In 2013, Finnish Customs registered altogether 10 724 offences (9 425 offences in 2012). The number is the highest of all time.Customs offences have increased steadily over the past six years, particularly in the case of narcotics and medicine offences.For example, the number of narcotics offences has more than doubled in two years.
The impact of customs crime prevention on society amounted to more than 31 million euros last year. Most of the sum, 24.9 million euros, consisted of recovered proceeds of crime. The amount of evaded taxes was 5.23 million euros (10.8 million euros in 2012).
Increase in narcotics offences, doping offences and tax frauds
In 2013, Finnish Customs registered altogether 557 tax frauds (529 tax frauds in 2012). There were 51 aggravated tax frauds in 2013, whereas in 2012 there were 106 such offences.
The number of doping offences has remained relatively steady in recent years. However, the number of these offences increased by almost a hundred cases in 2013, reaching 339 offences. There were 240 doping offences in 2012. There were 44 aggravated doping offences, whereas in 2012 there were only 11 such offences. The Internet has become more and more significant especially in the acquisition of illicit doping and medicinal substances.
Customs seized 78 798 tablets and ampoules of various doping substances, which is over 36 000 less than in the record year 2012, when the customs authorities seized 115 344 tablets and ampoules. New phenomena that emerged in connection with doping offences were the online orders of raw materials and the resale of doping substances manufactured from these materials in primitive conditions in Finland.
In 2013, Finnish Customs registered altogether 3 232 narcotics offences (2 509 offences in 2012). Of these cases, 195 were aggravated offences (222 in 2012). The most significant increase was in standard narcotics offences, which is explained by the rise in the online orders of narcotics. The possibility of making online orders anonymously as well as fast delivery channels make it easier to acquire conventional narcotics as well as designer drugs. Designer drugs are sent to Finland either by mail or through courier firms. Ever more often, online payments are made using Bitcoin or other similar digital currencies.
Designer drugs, of which there is a great variety, are a growing problem. New substances enter and old ones exit the market continuously. The situation is difficult in terms of legislation and obstructs Customs’ work, because various substances are not classified as narcotics despite their narcotic effects. Some substances are not even classified as medicines.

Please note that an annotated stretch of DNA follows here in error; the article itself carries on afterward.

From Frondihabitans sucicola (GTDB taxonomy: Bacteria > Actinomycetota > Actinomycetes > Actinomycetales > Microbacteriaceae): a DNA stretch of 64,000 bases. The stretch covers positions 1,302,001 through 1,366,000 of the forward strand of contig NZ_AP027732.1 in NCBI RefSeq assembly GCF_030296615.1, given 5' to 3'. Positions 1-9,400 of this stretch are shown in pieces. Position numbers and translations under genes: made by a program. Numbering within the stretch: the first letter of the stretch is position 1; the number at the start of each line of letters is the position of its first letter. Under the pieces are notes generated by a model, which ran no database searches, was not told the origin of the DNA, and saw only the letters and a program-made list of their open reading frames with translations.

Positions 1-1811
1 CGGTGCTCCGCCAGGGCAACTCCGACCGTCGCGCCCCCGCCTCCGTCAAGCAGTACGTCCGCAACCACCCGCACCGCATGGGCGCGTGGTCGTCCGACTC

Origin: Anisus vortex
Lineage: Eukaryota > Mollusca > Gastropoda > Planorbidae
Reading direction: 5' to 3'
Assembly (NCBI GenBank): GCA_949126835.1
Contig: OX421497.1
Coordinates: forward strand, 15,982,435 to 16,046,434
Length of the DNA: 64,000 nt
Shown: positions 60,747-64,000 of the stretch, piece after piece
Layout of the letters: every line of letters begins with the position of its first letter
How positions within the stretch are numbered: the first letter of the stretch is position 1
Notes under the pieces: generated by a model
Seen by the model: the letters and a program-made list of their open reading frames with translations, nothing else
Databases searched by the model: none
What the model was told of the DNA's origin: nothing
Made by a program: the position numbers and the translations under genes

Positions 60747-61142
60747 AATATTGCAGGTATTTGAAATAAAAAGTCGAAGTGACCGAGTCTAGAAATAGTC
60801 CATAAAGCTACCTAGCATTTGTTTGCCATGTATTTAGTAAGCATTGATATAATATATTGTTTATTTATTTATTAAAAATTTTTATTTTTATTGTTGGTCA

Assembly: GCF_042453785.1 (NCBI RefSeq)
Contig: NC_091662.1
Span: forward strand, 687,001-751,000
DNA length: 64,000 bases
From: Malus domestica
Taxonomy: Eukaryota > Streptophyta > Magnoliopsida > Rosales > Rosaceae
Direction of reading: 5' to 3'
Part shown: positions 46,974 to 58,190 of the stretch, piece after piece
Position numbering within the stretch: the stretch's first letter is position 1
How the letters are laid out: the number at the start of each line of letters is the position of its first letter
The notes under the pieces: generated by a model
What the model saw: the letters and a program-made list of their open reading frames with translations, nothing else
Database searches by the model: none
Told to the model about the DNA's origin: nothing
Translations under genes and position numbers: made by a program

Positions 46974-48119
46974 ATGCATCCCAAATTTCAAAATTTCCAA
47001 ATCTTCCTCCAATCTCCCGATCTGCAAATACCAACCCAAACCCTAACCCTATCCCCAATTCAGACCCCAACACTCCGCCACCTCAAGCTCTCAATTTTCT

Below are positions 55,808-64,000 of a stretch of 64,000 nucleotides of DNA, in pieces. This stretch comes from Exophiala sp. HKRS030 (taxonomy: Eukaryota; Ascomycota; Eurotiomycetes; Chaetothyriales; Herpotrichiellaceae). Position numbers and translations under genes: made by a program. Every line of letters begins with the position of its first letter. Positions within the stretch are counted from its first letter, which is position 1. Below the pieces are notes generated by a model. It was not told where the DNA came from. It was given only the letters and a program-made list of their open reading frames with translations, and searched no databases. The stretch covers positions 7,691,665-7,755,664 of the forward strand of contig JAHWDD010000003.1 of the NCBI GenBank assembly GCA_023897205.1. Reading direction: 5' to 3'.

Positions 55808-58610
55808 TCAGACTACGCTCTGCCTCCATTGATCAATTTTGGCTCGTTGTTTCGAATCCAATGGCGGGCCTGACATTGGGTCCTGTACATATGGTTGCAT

Finnish Customs seized altogether 5 068 kg of narcotics in 2013 (3 374 kg in 2012). The increase in the quantity is due to seizures of khat. Customs authorities seized a total of
4 767 kilogrammes of khat in 2013 (2 945 kg in 2012). The quantity of hashish seized in 2013 was 96 kg, less than in 2012 when the quantity reached 280 kg. A total quantity of 165.9 kg of marijuana was seized, about 50 kg more than in 2012 (113.7 kg). The amount of seized amphetamine was 5.8 kg, which marks a distinct drop from the previous year’s 23 kg.
The seized quantity of amphetamine was 20 757 tablets. The quantity is more than fourfold compared to 2012, when it was 4 563 tablets. Customs seized 37 382 tablets or ampoules of narcotic medicines in 2013. The quantity was 29 482 tablets or ampoules in 2012. The share of Subutex was almost 50 per cent of the narcotic medicines.
Of the perpetrators of narcotics offences, about 30 per cent were foreign citizens in 2013.
Narcotics are imported to Finland mainly from the Baltic countries and Western Europe, but also from Russia. A significant portion of narcotics is smuggled to Finland either in sea traffic through the harbours of Helsinki or in air traffic through Helsinki-Vantaa Airport. Finland is also a transit country for smuggling. Narcotics are exported via Finland to Russia and Western Europe, especially to the other Nordic countries.
The import of major smuggling consignments is largely controlled by foreign criminal groups conducting professional operations. Couriers are often professional smugglers arriving especially from the Baltic countries and from Southern and Central Europe. Small consignments arrive either by mail or are imported by passengers who arrive in Finland. The role of international customs cooperation has become increasingly important in the preliminary investigation of major criminal cases.
High number of medicine offences
The number of medicine offences has continued to rise steadily in recent years. Customs registered 1 524 medicine offences in 2013. The 2012 number was 1 543. Customs seized about 223 000 various medicinal tablets or ampoules in 2013 (ca. 242 000 tablets/ampoules in 2012). Medicines are often sent from Asia to Finland despite buyers thinking that the online pharmacies they do business with are located in the EU. Previously, a considerable portion of medicines detained by Customs were male enhancement drugs. Nowadays, also other types of medicines are imported illegally to Finland in increasing amounts.